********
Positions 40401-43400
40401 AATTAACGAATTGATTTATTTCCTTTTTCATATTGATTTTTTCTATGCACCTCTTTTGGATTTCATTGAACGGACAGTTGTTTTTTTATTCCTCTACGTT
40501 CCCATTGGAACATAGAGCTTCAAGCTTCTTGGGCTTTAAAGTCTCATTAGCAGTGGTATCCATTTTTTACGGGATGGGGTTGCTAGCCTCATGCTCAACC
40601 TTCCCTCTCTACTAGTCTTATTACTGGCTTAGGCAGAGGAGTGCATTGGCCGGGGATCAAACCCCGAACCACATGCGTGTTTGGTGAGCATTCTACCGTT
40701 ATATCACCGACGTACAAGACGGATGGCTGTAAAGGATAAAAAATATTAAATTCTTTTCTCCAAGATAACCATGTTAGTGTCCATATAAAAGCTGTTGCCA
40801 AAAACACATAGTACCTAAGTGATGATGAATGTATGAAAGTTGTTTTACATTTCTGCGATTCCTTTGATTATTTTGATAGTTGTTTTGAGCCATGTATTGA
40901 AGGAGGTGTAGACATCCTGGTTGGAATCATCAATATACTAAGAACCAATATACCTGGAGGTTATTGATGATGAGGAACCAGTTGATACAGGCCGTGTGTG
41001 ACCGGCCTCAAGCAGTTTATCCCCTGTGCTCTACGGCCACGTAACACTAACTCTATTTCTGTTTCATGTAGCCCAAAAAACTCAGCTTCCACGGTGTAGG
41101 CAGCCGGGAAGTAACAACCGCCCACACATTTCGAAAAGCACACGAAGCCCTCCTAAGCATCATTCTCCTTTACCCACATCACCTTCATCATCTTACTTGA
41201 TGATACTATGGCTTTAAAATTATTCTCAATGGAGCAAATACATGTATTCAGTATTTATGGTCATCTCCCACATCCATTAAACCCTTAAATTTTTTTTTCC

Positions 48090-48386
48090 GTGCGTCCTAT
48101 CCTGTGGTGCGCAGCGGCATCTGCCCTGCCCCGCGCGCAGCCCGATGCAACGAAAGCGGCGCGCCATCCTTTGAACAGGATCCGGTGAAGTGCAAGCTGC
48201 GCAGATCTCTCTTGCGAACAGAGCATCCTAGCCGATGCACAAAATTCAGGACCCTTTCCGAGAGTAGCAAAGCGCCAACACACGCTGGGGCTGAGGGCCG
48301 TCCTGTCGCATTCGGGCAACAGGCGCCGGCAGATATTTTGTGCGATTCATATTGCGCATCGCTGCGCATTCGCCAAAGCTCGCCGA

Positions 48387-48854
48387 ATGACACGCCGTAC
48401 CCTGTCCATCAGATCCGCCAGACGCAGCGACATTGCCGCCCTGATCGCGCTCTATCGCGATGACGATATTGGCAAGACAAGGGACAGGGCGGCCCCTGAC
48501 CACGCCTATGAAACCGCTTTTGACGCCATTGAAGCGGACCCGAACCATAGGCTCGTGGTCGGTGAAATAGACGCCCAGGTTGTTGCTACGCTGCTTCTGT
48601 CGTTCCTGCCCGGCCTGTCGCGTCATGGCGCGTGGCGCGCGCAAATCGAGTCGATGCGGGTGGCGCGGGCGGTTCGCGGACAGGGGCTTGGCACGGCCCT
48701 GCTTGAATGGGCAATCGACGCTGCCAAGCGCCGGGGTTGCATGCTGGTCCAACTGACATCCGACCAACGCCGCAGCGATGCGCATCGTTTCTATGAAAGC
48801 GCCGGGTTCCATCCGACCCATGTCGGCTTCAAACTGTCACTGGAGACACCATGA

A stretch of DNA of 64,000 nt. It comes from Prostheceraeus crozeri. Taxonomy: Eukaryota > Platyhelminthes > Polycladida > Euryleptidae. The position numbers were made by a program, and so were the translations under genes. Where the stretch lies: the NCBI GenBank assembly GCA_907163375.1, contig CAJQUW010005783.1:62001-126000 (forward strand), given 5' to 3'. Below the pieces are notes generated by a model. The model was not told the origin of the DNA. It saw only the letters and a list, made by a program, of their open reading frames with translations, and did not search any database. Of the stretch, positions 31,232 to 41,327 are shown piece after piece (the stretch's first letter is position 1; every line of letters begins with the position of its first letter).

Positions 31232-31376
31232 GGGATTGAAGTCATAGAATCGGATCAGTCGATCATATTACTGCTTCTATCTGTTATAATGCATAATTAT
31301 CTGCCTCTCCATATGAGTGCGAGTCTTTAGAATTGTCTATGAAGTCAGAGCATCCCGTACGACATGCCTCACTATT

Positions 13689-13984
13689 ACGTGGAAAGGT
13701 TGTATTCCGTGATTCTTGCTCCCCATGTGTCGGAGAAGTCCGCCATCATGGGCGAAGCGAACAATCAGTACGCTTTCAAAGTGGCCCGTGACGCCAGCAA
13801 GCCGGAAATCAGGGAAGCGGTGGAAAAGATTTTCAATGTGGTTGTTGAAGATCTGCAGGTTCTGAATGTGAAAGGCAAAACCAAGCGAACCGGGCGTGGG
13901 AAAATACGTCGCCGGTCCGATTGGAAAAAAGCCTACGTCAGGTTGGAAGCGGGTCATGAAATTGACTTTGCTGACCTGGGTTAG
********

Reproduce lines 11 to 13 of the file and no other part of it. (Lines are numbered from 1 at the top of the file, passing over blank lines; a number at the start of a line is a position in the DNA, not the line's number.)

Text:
Positions 48090-48386
48090 GTGCGTCCTAT
48101 CCTGTGGTGCGCAGCGGCATCTGCCCTGCCCCGCGCGCAGCCCGATGCAACGAAAGCGGCGCGCCATCCTTTGAACAGGATCCGGTGAAGTGCAAGCTGC